10-year plan aims to save Myanmar’s wild elephants from poachers
YANGON — Amid a rise in illegal poaching of wild elephants in Myanmar, the Government last week launched an action plan to protect the animals, supported by international and local organisations.
The Myanmar Elephant Conservation Action Plan (MECAP) lays out a focused elephant conservation strategy for the next 10 years (2018–27) with the overall aim of securing viable and ecologically functional elephant populations in Myanmar for the next century and beyond.
... the action plan is focused on the protection of the country’s wild elephants and their habitat; mitigation of human and elephant conflict; combating illegal trade in elephants and their body parts; and management of captive elephants and captive-wild elephant interactions.
As Indonesia gears up for elections, activists brace for an environmental sell-off
This year, Indonesia will hold elections for governors, district heads and mayors across 171 regions, many of them home to vast natural resources.
Environmental activists are worried that, as in previous election years, the campaigning this year will be rife with corruption, as candidates take kickbacks from plantation and mining operators in a quid pro quo for permits and other favors once in office.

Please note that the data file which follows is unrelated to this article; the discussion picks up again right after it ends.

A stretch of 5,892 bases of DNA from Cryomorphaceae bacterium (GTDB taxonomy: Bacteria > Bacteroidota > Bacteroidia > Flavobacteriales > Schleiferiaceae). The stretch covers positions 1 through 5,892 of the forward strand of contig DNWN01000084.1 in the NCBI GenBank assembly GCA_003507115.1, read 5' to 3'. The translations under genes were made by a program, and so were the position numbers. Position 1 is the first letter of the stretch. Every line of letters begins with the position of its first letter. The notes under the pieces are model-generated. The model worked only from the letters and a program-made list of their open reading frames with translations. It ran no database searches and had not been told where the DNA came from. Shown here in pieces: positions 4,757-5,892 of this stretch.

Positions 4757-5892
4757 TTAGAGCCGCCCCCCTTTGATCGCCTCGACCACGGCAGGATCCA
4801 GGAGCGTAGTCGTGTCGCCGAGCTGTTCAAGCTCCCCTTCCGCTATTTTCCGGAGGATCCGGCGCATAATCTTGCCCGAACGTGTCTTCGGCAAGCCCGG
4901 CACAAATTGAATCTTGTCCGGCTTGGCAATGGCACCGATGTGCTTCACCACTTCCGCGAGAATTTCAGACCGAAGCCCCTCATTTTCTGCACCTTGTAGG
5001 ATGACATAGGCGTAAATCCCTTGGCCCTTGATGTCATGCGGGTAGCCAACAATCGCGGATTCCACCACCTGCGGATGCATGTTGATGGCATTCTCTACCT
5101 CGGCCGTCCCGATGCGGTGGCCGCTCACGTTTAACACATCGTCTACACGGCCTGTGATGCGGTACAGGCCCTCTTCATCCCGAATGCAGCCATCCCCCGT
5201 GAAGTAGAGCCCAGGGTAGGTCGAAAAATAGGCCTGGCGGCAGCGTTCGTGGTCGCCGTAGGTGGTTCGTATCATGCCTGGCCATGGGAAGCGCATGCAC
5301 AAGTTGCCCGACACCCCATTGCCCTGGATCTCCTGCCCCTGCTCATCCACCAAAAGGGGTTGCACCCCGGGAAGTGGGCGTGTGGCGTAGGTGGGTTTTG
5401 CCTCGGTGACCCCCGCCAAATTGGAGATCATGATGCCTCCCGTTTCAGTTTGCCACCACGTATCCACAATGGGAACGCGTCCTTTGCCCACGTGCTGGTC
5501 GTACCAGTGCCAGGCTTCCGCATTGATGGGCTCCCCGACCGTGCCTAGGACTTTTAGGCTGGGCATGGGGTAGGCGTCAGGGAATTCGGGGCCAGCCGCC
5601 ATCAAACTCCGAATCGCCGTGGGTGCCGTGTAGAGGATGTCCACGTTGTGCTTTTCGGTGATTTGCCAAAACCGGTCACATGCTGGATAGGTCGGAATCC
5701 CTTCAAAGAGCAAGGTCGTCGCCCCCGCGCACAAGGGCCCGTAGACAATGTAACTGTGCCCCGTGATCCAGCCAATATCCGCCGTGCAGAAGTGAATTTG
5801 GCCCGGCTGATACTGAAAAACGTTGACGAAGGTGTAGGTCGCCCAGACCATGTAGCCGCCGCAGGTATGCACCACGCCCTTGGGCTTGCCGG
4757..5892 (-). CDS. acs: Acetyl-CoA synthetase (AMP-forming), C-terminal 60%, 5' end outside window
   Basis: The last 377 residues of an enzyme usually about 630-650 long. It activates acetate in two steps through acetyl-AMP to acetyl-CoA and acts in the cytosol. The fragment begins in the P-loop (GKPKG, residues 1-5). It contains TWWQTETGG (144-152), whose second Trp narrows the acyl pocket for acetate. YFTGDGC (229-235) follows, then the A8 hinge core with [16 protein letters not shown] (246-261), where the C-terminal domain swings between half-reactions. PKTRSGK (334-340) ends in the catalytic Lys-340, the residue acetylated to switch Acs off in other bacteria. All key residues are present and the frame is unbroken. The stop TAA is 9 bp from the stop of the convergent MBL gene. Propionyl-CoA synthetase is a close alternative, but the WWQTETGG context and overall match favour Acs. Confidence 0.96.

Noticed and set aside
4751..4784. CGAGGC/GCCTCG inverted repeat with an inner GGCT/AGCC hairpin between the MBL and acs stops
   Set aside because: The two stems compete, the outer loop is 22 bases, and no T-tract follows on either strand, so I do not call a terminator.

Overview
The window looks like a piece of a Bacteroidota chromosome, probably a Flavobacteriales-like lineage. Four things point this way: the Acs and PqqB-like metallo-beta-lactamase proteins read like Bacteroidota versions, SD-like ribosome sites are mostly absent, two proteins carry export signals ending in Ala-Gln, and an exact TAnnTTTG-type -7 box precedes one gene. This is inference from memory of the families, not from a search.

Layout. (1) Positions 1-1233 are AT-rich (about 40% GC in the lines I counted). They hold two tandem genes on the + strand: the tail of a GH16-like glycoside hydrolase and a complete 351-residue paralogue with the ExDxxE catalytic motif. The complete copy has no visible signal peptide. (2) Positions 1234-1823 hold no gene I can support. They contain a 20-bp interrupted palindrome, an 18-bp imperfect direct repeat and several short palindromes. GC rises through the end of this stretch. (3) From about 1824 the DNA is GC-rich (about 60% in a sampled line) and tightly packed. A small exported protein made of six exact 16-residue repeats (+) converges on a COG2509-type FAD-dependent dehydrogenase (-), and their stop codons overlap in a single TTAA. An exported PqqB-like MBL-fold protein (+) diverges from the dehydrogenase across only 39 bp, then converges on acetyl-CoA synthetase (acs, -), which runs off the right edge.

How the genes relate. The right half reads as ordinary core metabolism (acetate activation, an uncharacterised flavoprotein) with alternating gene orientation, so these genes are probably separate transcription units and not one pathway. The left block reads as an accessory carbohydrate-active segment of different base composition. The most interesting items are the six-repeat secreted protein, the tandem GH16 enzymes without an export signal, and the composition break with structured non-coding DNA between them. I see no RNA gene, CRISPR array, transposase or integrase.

A key factor in the issue is the greater autonomy that local leaders enjoy managing their lands and resources, to the extent that they can even skirt some of the controls imposed by the central government.
USA is the biggest importer of endangered African wildlife trophies
The United States remains the biggest importer of trophy-hunted endangered animals in the world in spite of Donald Trump's recent public comments overturning a decision by the US Department of Interior to allow elephant trophies into the United States.
In 2016 alone the US imported 3,249 or 60% of the animal trophies from just six African countries - Mozambique, Namibia, South Africa, Tanzania, Zambia and Zimbabwe.
... One of the most popular big game mammals for trophy hunters to kill are elephants. Donald Trump has made specific reference to the horror of elephant trophy hunting before, yet hundreds of American hunters, including the President's own sons, have on average imported around 200 elephant trophies annually. This excludes the approximate annual haul of 150 tusks and hundreds of feet, ears, teeth, skin pieces, and other elephant derivatives.